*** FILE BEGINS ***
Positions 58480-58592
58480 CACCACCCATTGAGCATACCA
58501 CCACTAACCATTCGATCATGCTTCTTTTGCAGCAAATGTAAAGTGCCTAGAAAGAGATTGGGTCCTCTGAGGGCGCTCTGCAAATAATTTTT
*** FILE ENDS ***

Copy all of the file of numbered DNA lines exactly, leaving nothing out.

Positions 58480-58592
58480 CACCACCCATTGAGCATACCA
58501 CCACTAACCATTCGATCATGCTTCTTTTGCAGCAAATGTAAAGTGCCTAGAAAGAGATTGGGTCCTCTGAGGGCGCTCTGCAAATAATTTTT